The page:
What's the first thing you think of when you're jarred awake by a sudden, deafening thunderclap shortly followed by rain, the noise from which can only be described as a roar, in the middle of a summer afternoon... and you notice that the air conditioner is running?
Well, if you answered "Hmm, if it's still 103°F outside, then the increase in humidity that'll result from this rain will even further reduce the efficiency of our central air conditioning system," then you and I are a lot alike because this is exactly what occurred about two days ago. What's particularly fascinating to me, in retrospect, is the chain of thoughts which resulted from this very simple starting point. They went something like this:
"I wonder if the evaporative cooling effect caused by rainwater being sucked through the condenser would offset the efficiency loss caused by increased ambient humidity? How much of an overall efficiency gain could be had by setting up a simple condenser sprayer/mister system? What about building a water jacket for the condenser or putting together a refrigerant-to-water heat exchanger and plumbing it to a large evaporative cooler (Engineering folks: think a small cooling tower. Computer water cooling folks: think a really big bong cooler)? Taking the evaporative cooler approach, you'd be able to improve heat transfer by attaining a larger temperature delta between the condenser and the fluid cooling it than would otherwise be possible with direct-to-air cooling."
To complete what ended up turning into a mini engineering thought exercise I, of course, had to also go through some of the disadvantages associated with such experimentation which boiled down to:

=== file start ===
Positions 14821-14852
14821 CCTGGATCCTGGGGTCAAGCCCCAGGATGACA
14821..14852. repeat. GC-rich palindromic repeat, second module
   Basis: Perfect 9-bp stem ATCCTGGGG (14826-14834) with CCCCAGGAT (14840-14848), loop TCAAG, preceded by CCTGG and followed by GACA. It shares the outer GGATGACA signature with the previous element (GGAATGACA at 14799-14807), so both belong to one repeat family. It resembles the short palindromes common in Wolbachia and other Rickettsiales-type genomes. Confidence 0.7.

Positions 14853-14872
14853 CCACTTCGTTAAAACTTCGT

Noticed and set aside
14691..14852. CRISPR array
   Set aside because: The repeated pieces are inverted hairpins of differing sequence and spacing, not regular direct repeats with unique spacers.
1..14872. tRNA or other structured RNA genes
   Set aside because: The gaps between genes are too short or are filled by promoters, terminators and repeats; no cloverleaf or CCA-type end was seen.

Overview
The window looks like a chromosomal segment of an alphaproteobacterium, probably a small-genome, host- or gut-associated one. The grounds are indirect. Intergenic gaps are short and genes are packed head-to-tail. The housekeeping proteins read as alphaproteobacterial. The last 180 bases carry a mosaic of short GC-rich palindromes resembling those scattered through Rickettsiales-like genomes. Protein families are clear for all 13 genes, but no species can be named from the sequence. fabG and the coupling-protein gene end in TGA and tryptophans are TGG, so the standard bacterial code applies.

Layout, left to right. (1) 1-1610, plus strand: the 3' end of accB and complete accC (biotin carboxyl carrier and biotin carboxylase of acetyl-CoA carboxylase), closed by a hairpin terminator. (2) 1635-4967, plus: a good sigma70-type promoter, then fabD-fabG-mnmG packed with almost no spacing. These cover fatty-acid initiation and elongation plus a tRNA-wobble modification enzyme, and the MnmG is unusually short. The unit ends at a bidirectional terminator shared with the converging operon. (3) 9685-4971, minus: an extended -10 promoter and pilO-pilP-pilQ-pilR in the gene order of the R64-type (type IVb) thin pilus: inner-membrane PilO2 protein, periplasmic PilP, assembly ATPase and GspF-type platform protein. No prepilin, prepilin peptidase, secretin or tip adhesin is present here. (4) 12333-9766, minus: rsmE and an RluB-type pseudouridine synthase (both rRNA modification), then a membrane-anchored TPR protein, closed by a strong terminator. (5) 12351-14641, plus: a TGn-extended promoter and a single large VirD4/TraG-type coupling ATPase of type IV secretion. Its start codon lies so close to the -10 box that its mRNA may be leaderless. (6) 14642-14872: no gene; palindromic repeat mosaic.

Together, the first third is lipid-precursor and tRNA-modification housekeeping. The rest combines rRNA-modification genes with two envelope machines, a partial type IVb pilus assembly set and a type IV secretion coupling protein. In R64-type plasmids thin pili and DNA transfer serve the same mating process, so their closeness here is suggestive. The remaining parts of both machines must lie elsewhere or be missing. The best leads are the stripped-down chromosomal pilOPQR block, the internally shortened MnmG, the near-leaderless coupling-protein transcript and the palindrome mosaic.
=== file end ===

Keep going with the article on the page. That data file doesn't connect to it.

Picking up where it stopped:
- Cost to construct a sufficient evaporative cooling system vs. possible electricity savings from improved system efficiency (experimentation would have to start with a mister system and small scale condenser immersion testing with a cheap wall-mount air conditioning unit to determine project feasibility).
- Increase in household water usage during the months the evaporative cooling system is in use.
- Increased cooling system complexity (and a corresponding drop in likely reliability).
- Increased cooling system maintenance (lines and fittings would need to be checked for leaks, circulation pump intake filter(s) would require cleaning, the cooling system would have to be manually topped-up regularly (if an automatic coolant reservoir refill system isn't constructed), fan intake filters (if used) would require cleaning, coolant would have to be treated to mitigate biological growth, mineral deposits, and possible corrosion (if incompatible metals are used in the absence of a sacrificial anode), etc.).
I realize that, to most, this entire idea would probably come off as being rather ridiculous but, regardless of the merits of the original idea, it's the process that's important here. I constantly launch into this sort of thinking and it can be sparked by practically anything... after all, how else are we supposed to keep our minds sharp?
Friday, August 27, 2010
Perfectly normal thought process...